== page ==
The Sukhoi Su-57 – Russia’s single-seat, a twin-engine multirole fifth-generation jet fighter that was designed for air superiority and attack operations – could soon be flying high over Southeast Asia.
According to recent reports, five countries in the region have expressed interest in the advanced stealth aircraft that is capable of destroying all types of air, ground, and water-based targets.
“We are holding negotiations with several countries,” said Aleksandr Mikheyev, CEO of the state arms seller Rosoboronexport, according to a report from Tass. “We see requests and interest. Southeast Asia, four or five countries [show their interest].”
Su-57: A Quick Primer
Development on the advanced Su-57 began in 2002, but the aircraft only took its first flight on January 29, 2010. The Su-57 is essentially an evolution of the Su-27 Flanker’s shape, modernized for low radar observability while providing even greater maneuverability. It was also the first Russian combat aircraft to utilize stealth technology, whilst it was also designed to have supercruise, supermaneuverability, and advanced avionics to overcome attacks from the prior generation fighter aircraft as well as ground and naval defenses. The aircraft also has supersonic cruise speed, internal weapons bays, radio-absorbing coating, and the newest onboard equipment.
The Russian Air Force only took delivery of the first of the fifth-generation aircraft last year. Russia’s Aerospace Force has announced that it is on track to acquire twenty-two Su-57 fighters by late 2024, and the fleet is set to increase to seventy-six in total by 2028.
Stealth Isn’t Cheap
The cost has remained an issue for Moscow, however. At a rough per-model cost of around $40 million, the Su-57 packs sophisticated avionics, class-leading aerodynamics, and a formidable weapons suite into a relatively affordable package, but the Su-57 project could still occupy a sizable chunk of Russian defense spending.
The Kremlin has been keen to offset as much of these costs as possible through a series of high-profile export contracts. It now appears that could include five still-to-be-named Southeast Asian countries. One issue to consider is how Beijing might respond to having its regional rivals armed with the advanced aircraft.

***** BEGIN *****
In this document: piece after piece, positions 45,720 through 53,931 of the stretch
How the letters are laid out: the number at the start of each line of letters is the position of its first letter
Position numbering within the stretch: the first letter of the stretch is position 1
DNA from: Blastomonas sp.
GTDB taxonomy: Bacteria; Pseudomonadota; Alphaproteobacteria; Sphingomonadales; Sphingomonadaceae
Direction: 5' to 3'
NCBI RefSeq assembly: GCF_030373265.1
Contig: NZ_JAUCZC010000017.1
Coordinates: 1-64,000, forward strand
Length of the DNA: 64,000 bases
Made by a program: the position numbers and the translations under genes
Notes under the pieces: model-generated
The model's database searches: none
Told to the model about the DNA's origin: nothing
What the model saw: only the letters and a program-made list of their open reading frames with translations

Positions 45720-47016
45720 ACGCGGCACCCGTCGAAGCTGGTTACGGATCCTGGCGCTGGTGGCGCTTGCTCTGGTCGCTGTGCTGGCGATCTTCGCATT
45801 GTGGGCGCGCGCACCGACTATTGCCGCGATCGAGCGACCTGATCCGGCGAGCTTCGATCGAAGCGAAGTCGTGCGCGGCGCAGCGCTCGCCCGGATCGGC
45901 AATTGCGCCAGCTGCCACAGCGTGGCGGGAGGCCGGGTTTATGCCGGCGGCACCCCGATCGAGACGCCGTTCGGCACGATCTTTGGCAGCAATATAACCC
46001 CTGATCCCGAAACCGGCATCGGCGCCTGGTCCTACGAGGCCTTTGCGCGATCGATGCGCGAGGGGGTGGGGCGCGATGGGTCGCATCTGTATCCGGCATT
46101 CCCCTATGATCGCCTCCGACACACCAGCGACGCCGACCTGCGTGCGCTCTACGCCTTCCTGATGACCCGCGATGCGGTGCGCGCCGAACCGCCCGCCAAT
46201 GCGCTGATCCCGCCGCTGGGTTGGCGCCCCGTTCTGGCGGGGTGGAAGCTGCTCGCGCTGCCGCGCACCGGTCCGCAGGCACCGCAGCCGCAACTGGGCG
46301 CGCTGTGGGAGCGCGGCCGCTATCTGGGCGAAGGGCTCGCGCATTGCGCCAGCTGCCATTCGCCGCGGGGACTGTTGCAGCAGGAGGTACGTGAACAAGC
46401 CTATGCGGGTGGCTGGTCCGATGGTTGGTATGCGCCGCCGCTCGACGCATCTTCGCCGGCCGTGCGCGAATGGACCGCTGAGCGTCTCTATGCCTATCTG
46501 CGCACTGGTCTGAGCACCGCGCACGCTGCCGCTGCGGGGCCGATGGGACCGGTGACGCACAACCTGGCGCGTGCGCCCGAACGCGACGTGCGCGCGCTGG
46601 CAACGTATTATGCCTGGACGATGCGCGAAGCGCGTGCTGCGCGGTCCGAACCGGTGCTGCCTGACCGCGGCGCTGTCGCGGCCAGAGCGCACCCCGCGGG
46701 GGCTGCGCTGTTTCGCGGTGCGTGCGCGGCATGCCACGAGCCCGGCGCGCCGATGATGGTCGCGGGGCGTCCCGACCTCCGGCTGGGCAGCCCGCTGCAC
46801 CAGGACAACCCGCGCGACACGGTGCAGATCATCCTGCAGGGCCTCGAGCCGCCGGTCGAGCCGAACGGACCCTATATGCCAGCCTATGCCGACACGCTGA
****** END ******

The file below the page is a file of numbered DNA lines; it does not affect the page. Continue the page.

The fifth-generation fighter jet was successfully tested in combat conditions in Syria, and Russia has continued to increase its combat capabilities.
Russia recently announced that it will test the Su-57 with four Okhotnik heavy strike drones. The S-70 ‘Okhotnik’ developed by the Sukhoi Design Bureau is reported to feature stealth technology including a flying wing design without a tail to reduce its radar signature. According to the data of open sources, the drone has a take-off weight of 20 tonnes and can develop a speed of around 1,000 km/h.
“Currently, the options of controlling strike drones from a Su-57 cockpit are being worked out. A fighter jet is expected to carry from two to four Okhotnik drones,” a source in the domestic aircraft-building industry told Tass on Tuesday.
Serial deliveries of Okhotnik heavy strike drones to the Russian troops are scheduled to begin from 2024.
Peter Suciu is a Michigan-based writer who has contributed to more than four dozen magazines, newspapers and websites. He regularly writes about military small arms, and is the author of several books on military headgear including A Gallery of Military Headdress, which is available on Amazon.com.